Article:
This fear was the joint child of the Great Cold and the Great Silence, and was born in the darkness of December, when the sun dipped below the horizon for good. ...[Cuthfert] allowed his soul to become saturated with the Fear. He dwelt upon the unseen and the unknown till the burden of eternity appeared to be crushing him. ...This was the Universe, dead and cold and dark, and he its only citizen. ...the Fear of the North laid icy fingers on his heart."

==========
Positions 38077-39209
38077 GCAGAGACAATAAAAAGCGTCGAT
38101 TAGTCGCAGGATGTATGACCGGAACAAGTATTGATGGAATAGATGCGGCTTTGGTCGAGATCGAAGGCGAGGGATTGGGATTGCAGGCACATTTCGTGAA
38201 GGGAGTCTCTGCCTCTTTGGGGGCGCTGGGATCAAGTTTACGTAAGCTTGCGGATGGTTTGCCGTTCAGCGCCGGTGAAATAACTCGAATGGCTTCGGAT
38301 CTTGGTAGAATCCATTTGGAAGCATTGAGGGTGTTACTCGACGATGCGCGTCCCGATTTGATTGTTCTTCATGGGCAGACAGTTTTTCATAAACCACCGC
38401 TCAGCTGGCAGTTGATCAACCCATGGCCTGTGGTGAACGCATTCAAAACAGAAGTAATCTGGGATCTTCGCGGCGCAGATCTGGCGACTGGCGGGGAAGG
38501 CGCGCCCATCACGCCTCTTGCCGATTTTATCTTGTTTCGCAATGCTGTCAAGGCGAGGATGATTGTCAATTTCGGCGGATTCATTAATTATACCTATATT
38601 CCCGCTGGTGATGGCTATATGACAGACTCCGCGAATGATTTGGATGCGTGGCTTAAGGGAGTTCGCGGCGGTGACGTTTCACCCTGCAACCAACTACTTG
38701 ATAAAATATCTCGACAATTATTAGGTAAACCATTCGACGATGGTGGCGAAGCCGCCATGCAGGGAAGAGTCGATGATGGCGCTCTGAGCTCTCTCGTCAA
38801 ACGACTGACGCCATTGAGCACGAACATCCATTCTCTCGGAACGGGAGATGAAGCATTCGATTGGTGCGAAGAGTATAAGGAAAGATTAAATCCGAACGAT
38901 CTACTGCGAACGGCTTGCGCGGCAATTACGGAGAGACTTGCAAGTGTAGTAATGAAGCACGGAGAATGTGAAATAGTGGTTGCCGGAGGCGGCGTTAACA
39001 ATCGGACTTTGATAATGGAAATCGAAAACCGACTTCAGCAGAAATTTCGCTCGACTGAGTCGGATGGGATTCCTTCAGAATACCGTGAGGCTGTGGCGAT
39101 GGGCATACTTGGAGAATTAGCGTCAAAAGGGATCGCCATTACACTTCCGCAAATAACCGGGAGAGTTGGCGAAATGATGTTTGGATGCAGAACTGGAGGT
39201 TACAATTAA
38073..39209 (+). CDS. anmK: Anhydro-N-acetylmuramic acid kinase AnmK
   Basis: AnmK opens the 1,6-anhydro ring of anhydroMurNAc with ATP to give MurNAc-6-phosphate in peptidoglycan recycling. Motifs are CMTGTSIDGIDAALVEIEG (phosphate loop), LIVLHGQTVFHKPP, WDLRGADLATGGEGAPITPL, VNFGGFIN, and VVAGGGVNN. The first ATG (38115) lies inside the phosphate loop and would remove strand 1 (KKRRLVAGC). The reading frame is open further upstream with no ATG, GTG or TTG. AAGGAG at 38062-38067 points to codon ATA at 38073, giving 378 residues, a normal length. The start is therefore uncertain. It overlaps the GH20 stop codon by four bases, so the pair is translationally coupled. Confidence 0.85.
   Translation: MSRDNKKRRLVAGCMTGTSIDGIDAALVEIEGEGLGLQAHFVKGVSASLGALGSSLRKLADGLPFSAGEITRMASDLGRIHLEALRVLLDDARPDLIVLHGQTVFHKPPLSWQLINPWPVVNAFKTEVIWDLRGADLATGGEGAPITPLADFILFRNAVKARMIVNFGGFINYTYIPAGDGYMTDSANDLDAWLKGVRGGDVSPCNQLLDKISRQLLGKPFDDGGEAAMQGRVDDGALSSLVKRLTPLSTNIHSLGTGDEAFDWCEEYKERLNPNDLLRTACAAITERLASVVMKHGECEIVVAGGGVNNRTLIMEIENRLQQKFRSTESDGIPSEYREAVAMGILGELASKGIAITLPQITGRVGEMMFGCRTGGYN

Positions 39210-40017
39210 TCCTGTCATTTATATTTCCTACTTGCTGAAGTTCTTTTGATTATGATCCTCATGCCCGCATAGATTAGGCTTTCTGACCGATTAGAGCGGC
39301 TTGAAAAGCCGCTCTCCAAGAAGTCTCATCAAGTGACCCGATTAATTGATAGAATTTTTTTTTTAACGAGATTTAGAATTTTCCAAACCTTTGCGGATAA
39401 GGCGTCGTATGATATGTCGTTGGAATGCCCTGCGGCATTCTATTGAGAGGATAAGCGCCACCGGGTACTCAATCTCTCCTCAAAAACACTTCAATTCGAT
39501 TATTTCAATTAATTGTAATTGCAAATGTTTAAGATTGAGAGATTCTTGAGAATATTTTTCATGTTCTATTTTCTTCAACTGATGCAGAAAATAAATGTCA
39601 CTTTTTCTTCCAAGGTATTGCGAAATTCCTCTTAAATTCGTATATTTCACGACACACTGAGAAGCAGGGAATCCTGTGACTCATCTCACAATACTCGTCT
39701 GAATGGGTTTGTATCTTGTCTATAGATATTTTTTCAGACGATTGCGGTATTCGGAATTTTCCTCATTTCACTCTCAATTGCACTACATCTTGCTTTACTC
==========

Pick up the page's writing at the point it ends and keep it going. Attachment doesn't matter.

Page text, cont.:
Jack London has often been classed as a racist, but he was a man of complex reasoning, with many contradictions, and atypical outbursts during his frequent sicknesses; to classify him as a racist is much too simplistic a label. As a child, his mother taught him to believe that he was better than the Chinese, the Italians, the Irish, and the other immigrants who were taking away jobs from Americans of good Anglo-Saxon breeding. In his youth, he clearly believed in the inferiority of non-whites, and particularly of those people who were of mixed blood. He definitely did not believe, however, that all Anglo-Saxons were inherently noble creatures; he often portrayed whites as heartless aggressors both against the "weaker races", and against the weaker members of their own race. To emphasize that point, Andrew Sinclair (1977: 89) describes London's pessimistic viewpoint on Anglo-Saxon civilization following seven weeks researching in the slums of East London for The People of the Abyss at the height of his socialist period, in the summer of 1902: